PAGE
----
Jazz knows no boundaries (mostly)

Here is a blog post about #International Jazz Day which was this week. The headline and accompanying narrative that “jazz has no boundaries” caught my eye. The history of jazz indisputably was founded on many boundaries, and in the early music the musicians and audiences were segregated. I’m not a historian but that jazz was founded that way needs to be recognised when we think about the music that we love. Google “jazz knows no boundaries” then you’ll find pages and pages of items telling us just that. But really?

Jazz Day








Looking back through the various hashtag timelines it seemed clear to me that even in 2018 it doesn’t cross all boundaries – not gender.

I’ve been playing for over 30 years. I can’t tell you the name of a single female trumpet or trombone player. I never studied music so know my education is lacking, but even as a regular player, few names spring to mind. In all my jazz playing days I’ve never experienced another female musician in the band (apart from singers). Today in my more informal jazz jam circles, there certainly are a few more which is awesome.

How many female jazz musicians can you name who aren’t singers?

I’m struggling apart from some of the early piano players like Winifred Atwell, and the inspirational band leader of the all female band in the 1940’s, Ivy Benson.

The Wikipedia page on “Women in Jazz” lists 20 instrumentalists.

The Wikipedia page on “Women in Jazz” lists 20 instrumentalists.

Part of the challenge we have is in providing an accurate and unbiased account of females in jazz history in the first place.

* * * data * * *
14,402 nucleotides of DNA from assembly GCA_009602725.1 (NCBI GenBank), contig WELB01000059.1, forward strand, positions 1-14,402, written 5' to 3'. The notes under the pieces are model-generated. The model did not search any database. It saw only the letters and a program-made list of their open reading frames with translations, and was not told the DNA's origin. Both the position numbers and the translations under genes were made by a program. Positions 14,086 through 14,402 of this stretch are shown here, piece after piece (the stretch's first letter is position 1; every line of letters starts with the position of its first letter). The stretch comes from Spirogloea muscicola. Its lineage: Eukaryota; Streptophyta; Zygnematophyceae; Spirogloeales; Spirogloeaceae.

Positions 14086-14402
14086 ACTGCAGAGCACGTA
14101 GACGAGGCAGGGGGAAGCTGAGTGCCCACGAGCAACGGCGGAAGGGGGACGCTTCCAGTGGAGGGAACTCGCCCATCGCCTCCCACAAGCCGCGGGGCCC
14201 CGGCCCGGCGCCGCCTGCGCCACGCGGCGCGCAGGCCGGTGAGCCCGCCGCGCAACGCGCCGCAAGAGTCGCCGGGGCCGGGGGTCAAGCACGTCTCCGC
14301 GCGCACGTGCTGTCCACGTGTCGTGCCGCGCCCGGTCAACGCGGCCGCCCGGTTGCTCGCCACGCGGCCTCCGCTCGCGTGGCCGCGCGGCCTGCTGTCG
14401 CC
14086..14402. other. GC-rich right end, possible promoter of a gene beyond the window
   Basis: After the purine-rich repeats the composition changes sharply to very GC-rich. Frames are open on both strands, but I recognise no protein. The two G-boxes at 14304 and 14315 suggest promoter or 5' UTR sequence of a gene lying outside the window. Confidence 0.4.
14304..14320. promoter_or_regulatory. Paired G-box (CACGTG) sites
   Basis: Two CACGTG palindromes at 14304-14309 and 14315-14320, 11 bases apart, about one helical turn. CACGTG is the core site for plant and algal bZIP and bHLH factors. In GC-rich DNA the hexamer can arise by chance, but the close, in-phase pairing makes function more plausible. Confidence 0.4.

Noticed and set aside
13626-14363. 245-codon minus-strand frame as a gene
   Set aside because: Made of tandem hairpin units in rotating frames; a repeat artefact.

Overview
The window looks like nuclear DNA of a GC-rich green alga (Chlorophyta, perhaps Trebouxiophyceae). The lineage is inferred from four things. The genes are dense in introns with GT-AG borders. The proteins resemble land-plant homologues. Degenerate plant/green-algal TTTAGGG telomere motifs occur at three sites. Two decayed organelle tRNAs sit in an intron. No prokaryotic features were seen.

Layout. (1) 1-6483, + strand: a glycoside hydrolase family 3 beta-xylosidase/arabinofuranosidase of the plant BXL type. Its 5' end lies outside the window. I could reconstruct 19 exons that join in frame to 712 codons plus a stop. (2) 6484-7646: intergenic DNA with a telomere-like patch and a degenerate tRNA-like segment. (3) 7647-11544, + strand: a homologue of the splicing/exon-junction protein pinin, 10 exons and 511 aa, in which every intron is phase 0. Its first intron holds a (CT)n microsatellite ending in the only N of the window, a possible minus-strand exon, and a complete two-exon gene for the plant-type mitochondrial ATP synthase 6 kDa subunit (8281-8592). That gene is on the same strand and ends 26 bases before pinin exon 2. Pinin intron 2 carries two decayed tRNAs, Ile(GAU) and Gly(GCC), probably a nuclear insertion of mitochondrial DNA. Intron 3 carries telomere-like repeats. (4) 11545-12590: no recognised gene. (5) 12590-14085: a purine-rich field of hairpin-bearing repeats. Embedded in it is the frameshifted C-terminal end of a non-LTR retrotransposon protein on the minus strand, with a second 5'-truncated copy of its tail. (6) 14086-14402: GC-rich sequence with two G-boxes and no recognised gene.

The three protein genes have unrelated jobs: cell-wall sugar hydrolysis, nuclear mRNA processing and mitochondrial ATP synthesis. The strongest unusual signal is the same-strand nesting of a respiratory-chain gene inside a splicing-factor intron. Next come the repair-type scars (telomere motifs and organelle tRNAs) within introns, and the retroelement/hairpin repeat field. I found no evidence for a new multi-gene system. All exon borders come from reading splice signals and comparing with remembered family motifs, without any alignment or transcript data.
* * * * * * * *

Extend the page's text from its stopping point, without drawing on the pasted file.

I had a Tweet in response from someone who seems a really nice man which helped point out to me what might have been limiting me all these years. Someone else thought I was talking about jizz. I genuinely hope the next generation of musicians is having a different experience, but I’m not sure as other replies mentioned misogyny and shameful attitudes even in young male players today. So sad.

Aside from the blatant inequality of perhaps not being offered a gig in the first place due to being a woman, attitudes could be quite subtle and some male players would comment on my appearance (and those who know me know how little I give a *stuff* about that). Comments like “you need large lungs to play the saxophone” were making an obvious reference. Thick skin and rapid retorts were called for (nicely honed from a career in science I might add).

There is more subtlety that I see around me even today – particularly when I lived in a nearby city, but I must add not at all in my new-found jazz and music circles where I live now. Those guitarists who can only play in E loudly (you might know the ones I mean) would provide me with entire gigs often where I was left without a solo. It was a good reflection of their personalities I used to think.

So I do think #jazz has a problem, although I’d say I’ve never been professional and on balance would say I’ve had an amazing experience playing the most wonderful music on the best musical instrument in the world. I love jam sessions now where I can pick and chose which lovely folk I wish to play with. But sadly it is just like any other work environment, you will always meet a few pieces of detritus along the way.

But more females please. And if you are male and in a band, or your sister / daughter / niece plays in a band, just ask how they are finding it. And let’s create a better account of awesome females in jazz.

If you share some awesome jazz lady instrumentalist names on Twitter I will personally try to research them all and update Wikipedia. (Hopefully one of my Wikimedia pals will help me learn how to do this)!!!!!


Sax Keilworth


Day Three with Vince Giordano

Day Three Grooves by Vince Giordano and his Night Hawks

Day Three of George Gershwin week. I saw these guys at the Newport Jazz Festival in 2012 and they blew me away. Their glorious sound is partly due to the fact they play all authentic 1920’s and 1930’s instruments, and probably are the only band today in the world where you can hear the types of sounds that George would have heard himself.